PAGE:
Reiving was simply a way of earning a living. Scottish Reivers were just as likely to raid other Scots as to raid across the English Border. Scots and English would even join forces to raid on either side of the Border. The victims of reiving could be anyone from outside the immediate family.

 

Raids were planned like military operations and could involve gangs of armed men and last for days. More modest raids might involve no more than a short moonlit ride, a quick plunder from a small farm followed by a dash home for breakfast.

 

The Reiver rode a small sturdy pony known as a hobbler, which was noted for its ability to cover great distances over difficult ground at high speed. On his head the Reiver would typically wear a steel bonnet and a quilted jacket of stout leather sewn with plates of metal or horn to protect his body. Although the Reiver carried a variety of weapons including sword, dagger and axe, his preferred weapon was the ‘lang spear’ or Border lance.

 

The central governments of both England and Scotland attempted in vain to establish law and order across the Border, however a borderer would owe allegiance to England or Scotland only when it suited him or his family.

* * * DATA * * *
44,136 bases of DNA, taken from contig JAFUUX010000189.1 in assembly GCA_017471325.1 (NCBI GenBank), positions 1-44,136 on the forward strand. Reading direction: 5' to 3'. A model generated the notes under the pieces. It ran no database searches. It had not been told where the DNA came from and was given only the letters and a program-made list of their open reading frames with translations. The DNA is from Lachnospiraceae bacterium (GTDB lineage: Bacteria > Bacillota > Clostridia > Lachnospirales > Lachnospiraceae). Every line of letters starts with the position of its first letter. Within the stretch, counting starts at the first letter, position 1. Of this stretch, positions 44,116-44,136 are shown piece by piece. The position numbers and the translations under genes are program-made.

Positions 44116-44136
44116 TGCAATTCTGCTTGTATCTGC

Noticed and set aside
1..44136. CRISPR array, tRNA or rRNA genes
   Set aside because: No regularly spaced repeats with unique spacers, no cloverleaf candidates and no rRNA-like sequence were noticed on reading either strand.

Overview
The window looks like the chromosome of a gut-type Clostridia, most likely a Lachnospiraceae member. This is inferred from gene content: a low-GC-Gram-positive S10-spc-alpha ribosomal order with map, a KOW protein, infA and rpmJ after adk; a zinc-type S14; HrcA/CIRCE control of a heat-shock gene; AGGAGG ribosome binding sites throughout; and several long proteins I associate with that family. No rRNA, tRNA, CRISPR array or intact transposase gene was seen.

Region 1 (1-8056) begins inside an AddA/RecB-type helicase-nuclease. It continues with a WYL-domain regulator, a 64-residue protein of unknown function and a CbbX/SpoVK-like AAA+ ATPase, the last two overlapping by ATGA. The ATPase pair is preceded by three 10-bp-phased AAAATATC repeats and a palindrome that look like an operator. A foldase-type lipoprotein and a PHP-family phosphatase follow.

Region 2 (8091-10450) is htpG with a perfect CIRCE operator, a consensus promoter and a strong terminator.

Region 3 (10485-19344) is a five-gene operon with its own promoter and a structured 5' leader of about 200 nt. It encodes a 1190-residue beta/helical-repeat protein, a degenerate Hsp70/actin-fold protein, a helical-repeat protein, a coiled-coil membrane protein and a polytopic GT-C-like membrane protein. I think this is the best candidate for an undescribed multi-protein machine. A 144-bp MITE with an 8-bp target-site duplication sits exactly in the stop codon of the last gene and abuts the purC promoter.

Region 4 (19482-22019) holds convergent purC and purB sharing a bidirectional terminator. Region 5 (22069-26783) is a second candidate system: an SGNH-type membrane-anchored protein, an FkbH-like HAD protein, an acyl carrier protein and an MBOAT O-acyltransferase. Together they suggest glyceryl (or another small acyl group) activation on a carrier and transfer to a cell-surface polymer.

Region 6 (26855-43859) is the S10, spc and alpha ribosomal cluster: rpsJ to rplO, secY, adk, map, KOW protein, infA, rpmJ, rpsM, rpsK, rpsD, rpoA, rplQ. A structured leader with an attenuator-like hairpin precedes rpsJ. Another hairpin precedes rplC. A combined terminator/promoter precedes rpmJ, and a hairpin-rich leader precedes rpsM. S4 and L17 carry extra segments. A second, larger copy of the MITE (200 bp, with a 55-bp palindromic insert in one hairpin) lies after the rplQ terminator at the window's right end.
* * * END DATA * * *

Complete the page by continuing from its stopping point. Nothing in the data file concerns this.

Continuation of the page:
When England and Scotland were at war, it could become very much a Border affair with Reivers providing large numbers of cavalry. The battles of Otterburn (1388), Flodden Field (1513) and Solway Moss (1542) are all linked with the Reivers.

 

With the exception of the Scottish Highlands, the Borders were the last part of Britain to be brought under the rule of law.

 

It was only following the Union between England and Scotland in 1603 that a concerted effort was made by James I (VI of Scotland) to rid the Border of Reivers. However, between the death of Elizabeth I and the crowning of James I in March, several Scottish families launched massive raids into Cumbria, claiming to believe that when a monarch died the laws of the land were automatically suspended until the new king was proclaimed!

 

James I, who now ruled over a new kingdom called Great Britain, was furious with his Scottish subjects for relieving his new English subjects in Cumbria of some 1,280 cattle and 3,840 sheep and goats. James issued a proclamation against ‘all rebels and disorderly persons’.

 

James decreed that the Borders should be renamed ‘the Middle Shires’ and in 1605 he established a commission to bring law and order to the region. In the first year of the commission’s existence it executed 79 individuals and in the years which followed, scores more were hanged.

 

Other Reivers were encouraged to leave and serve as mercenaries in the armies of continental Europe. With thanks to Lord Acheson and his brother,the Carruthers, Beatties, Armstrong’s and the Grahams were singled out for special treatment and were banished to Fermanagh in Ireland. Some continued as outlaws and became known as ‘Mosstroopers’.

 

By the early 1620’s peace had arrived in the Borders, possibly for the first time ever.